More CIOs are gaining stature as business strategists

By Kim S. Nash , CIO |  IT Management

The measure of a CIO is in how everyone else in the company views the IT organization. Many CIOs strive to create an IT group that is the department people call first when a new business idea strikes. Even better: They strive to be there at the idea's birth. Building such a strategic IT group takes time and tactical smarts--and it's a journey of increasing importance, according to our 12th annual State of the CIO survey.

For more about our State of the CIO research, check out a breakdown of the Future-State CIO, or view a slideshow showcasing our findings.

Sixty-four percent of the 563 IT leaders we surveyed plan to focus on marketing the IT department in 2013, to show the business more of IT's capabilities. That's up from 55% in 2012. Results from the past three years of surveys suggest that CIOs are increasingly taking steps to solidify or elevate their team's relationship with business stakeholders by delegating more, developing leadership and cross-functional skills among their IT staff, and turning their attention to customers. One-third of CIOs now visit customers, up from 18% two years ago.

"With credibility," says Warren Kudman, CIO at the $8.1 billion Sealed Air, "you can then have conversations with business partners about opportunities to differentiate [your company] through technology or even new lines of revenue that are IT-enabled."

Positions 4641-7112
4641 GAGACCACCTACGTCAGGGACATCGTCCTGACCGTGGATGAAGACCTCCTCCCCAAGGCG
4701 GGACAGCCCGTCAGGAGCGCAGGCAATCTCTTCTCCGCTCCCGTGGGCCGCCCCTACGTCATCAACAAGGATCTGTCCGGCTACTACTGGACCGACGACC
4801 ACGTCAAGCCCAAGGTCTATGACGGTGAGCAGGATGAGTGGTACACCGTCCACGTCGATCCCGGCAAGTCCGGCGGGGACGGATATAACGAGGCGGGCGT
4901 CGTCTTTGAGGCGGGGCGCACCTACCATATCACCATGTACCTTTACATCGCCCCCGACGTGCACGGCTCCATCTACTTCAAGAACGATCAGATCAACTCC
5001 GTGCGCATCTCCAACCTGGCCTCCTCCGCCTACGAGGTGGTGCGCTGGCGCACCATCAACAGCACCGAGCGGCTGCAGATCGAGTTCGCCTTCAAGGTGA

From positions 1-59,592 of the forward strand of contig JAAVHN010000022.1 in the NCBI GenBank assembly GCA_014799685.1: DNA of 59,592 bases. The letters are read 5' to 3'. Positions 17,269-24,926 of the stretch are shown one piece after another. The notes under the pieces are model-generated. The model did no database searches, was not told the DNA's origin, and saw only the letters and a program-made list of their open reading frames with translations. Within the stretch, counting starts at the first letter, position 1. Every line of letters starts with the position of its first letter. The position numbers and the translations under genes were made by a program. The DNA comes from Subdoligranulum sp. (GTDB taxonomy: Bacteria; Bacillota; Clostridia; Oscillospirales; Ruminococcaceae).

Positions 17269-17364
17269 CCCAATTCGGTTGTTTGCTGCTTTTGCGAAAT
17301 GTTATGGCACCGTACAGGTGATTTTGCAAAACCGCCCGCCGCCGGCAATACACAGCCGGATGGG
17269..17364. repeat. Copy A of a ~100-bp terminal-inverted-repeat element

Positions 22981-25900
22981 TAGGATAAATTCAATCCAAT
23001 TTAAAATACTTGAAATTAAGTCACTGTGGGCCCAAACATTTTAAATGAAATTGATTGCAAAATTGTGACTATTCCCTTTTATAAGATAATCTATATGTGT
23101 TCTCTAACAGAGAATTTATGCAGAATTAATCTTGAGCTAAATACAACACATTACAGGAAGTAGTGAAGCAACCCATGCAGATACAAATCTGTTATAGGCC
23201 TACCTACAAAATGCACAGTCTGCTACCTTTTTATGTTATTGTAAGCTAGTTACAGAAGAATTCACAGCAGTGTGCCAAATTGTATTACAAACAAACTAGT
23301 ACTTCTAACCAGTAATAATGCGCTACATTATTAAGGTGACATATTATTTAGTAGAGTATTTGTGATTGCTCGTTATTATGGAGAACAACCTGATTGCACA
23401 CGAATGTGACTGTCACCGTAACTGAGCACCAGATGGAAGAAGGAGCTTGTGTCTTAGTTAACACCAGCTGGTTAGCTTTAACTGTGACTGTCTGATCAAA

But not everyone is there yet. It's heartening that 20% of CIOs say their IT groups are seen as business peers who develop, not just enable, business strategy. However, the majority remain in the muddled middle: 32% as influential collaborator on IT, 26% as service provider and 15% as cost center. Still, we're seeing a shift to the advanced end of the spectrum. The business strategist tally of 20%, for example, is up from 15% in last year's survey, while the 15% cost center assessment is down from 21%.

Many of the mobile and analytics projects CIOs plan for 2013 may enhance perceptions, conceived as they were in cooperation with business partners and aimed at high-visibility targets such as customer-experience improvements. Tom Farrah, CIO at Dr Pepper Snapple Group, has begun mobility and visual analytics work after sending IT people to the field to understand how sales agents and truck drivers work. "Our job is to help our sellers sell and drivers deliver," he says.


Originally published on CIO |  Click here to read the original story.
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